Have her billions made her happy?
With the stroke of a pen, the wealth of Gina Rinehart jumped by about $10 billion, propelling Australia's richest person closer to the title of the world's richest woman.
Ms Rinehart's Hancock Prospecting last week agreed to sell 15 per cent of the Pilbara-based Roy Hill project to South Korean steel giant Posco.
The Posco investment values the stake in the project at more than $1.6 billion, in turn pushing Ms Rinehart's combined wealth up from $10.3 billion, as estimated last year, to nearly $20 billion, based on the increased value of her holding in the mine.
The boost to Ms Rinehart's fortunes has put her on course to overtake the world's richest woman, American Wal-Mart heiress Christy Walton, who, with her family, is worth $US24.5 billion.
Last year, US magazine Forbes ranked Ms Rinehart the 19th most powerful woman in the world with a fortune of $US9 billion.
Ms Rinehart is the daughter of Lang Hancock, who helped transform Western Australia into an iron ore exporting powerhouse.
Her fortune rocketed her to the top of the BRW Rich list last year as rising demand for iron ore and coal in Asia helped double her estimated wealth in one year from $4.75 billion in 2010.
Ms Rinehart, who has waged long legal battles with her children for control of the empire, is known for a keeping a low public profile.
However, she campaigned in public against the proposed Minerals Resource Rent Tax in 2010, which sought a 30 per cent levy on the "super profits" of the resources sector.
Stiff opposition to the MRRT set the stage for prime minister Kevin Rudd's loss of leadership of the Labor Party soon afterwards.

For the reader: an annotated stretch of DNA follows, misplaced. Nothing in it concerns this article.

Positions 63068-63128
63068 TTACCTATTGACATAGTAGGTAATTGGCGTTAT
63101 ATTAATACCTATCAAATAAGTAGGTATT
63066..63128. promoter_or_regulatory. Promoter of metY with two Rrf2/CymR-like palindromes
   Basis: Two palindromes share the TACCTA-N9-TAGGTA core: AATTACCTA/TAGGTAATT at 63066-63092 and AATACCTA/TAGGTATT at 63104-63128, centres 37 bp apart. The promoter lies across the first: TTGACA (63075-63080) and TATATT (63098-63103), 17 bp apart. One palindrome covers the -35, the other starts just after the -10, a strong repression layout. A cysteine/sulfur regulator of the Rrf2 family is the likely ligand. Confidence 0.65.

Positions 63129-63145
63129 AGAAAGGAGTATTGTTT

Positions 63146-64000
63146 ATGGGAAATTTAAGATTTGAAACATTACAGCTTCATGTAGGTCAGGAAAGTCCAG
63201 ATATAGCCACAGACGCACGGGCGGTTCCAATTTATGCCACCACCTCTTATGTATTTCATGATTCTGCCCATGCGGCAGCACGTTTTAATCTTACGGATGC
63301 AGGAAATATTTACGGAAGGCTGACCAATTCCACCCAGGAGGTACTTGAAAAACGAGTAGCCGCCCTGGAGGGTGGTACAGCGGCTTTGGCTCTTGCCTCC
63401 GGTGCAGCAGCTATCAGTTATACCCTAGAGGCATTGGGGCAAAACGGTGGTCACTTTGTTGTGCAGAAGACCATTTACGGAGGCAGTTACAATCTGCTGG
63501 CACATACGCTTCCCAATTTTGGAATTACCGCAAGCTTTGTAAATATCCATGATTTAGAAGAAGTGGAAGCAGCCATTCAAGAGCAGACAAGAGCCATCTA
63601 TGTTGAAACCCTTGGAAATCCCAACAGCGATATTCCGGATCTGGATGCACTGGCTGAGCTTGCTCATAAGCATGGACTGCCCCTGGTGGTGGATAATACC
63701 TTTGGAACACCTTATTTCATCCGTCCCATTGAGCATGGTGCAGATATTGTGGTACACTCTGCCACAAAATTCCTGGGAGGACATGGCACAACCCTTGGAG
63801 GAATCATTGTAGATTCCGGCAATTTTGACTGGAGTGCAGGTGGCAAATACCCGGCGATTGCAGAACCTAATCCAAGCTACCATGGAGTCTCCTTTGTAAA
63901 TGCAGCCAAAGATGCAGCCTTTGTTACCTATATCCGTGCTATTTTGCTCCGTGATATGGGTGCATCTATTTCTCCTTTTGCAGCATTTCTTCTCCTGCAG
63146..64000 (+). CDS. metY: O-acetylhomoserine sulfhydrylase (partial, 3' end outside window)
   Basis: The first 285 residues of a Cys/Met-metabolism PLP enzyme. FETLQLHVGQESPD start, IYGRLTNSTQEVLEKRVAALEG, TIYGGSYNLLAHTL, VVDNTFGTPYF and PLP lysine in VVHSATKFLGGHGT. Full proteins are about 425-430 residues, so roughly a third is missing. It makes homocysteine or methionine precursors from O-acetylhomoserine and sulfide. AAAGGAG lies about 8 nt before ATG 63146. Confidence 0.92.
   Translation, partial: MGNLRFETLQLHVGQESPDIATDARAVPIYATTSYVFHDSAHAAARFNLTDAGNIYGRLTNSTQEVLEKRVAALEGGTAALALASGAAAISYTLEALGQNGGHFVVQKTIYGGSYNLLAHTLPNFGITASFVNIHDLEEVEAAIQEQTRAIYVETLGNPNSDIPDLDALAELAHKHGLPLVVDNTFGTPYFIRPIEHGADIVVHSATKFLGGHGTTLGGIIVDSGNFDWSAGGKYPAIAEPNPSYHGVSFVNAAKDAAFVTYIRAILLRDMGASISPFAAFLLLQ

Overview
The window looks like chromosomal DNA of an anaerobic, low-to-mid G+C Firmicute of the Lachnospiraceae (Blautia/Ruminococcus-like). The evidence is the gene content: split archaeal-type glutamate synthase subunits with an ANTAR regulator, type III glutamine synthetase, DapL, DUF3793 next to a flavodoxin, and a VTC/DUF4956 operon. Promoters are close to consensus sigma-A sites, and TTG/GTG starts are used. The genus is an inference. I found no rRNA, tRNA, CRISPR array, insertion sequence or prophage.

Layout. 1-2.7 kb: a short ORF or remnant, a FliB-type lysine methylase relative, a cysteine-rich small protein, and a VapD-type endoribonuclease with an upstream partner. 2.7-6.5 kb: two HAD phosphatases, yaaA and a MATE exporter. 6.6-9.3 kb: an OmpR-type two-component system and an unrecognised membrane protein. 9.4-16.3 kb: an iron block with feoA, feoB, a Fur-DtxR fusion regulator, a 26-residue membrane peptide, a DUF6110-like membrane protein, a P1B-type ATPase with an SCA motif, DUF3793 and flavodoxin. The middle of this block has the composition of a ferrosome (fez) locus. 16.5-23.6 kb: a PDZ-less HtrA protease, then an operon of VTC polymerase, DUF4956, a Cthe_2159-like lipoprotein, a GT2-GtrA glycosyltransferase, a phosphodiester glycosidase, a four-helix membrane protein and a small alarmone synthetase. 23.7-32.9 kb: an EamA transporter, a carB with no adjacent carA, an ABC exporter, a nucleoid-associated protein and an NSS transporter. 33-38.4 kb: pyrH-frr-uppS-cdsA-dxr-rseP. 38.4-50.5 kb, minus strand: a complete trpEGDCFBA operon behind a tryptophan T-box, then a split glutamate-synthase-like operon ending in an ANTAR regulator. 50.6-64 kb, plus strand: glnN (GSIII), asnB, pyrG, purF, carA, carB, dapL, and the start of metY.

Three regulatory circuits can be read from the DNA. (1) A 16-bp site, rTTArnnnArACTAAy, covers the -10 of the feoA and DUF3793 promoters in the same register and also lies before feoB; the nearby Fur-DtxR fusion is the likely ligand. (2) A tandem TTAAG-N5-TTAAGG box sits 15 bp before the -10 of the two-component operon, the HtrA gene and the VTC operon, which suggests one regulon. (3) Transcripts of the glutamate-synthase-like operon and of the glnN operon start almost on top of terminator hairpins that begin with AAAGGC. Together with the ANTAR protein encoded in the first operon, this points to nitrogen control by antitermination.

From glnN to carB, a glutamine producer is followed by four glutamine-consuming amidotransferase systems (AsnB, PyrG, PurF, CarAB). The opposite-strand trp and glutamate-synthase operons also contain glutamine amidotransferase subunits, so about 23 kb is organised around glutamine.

Her massive holding in rich iron ore and coal deposits may yet make her the richest person in the world, Citigroup estimated in a report widely circulated last year.
It predicted she might overhaul even Carlos Slim, the Mexican magnate then worth about $US75 billion and Microsoft-founder Bill Gates, who was worth in the order of $56 billion.
Other reports have used profits generated by Rio Tinto from shared assets to extend the projection further, suggesting Ms Rinehart's wealth may eventually balloon to more than $US100 billion.
If such wealth is realised, Ms Reinhart may well become the first person in history to be worth 12 figures in US dollar terms.
Mine Life publisher Gavin Wendt said Ms Rinehart’s wealth reflected the quality of projects the Hancock Prospecting stable contained.
"She's been able to effectively fund, explore, appraise and develop these projects to the stage where she can farm out significant parts of them to overseas groups," said Wendt.
"That’s what Andrew Forrest has done and Clive Palmer has done," said Wendt.
"But the key difference is that they're relative newcomers compared to the Hancocks, who have had first-mover advantage in the West Australian space," he said.
After Ms Rinehart, commodity trader Ivan Glasenberg held the No.2 spot in the 2011 BRW ranking with $8.8 billion, followed by Mr Forrest, with $6.18 billion. Andrew Pratt was in the No.4 spot with $5.18 billion.
This reporter is on Twitter: @chrizap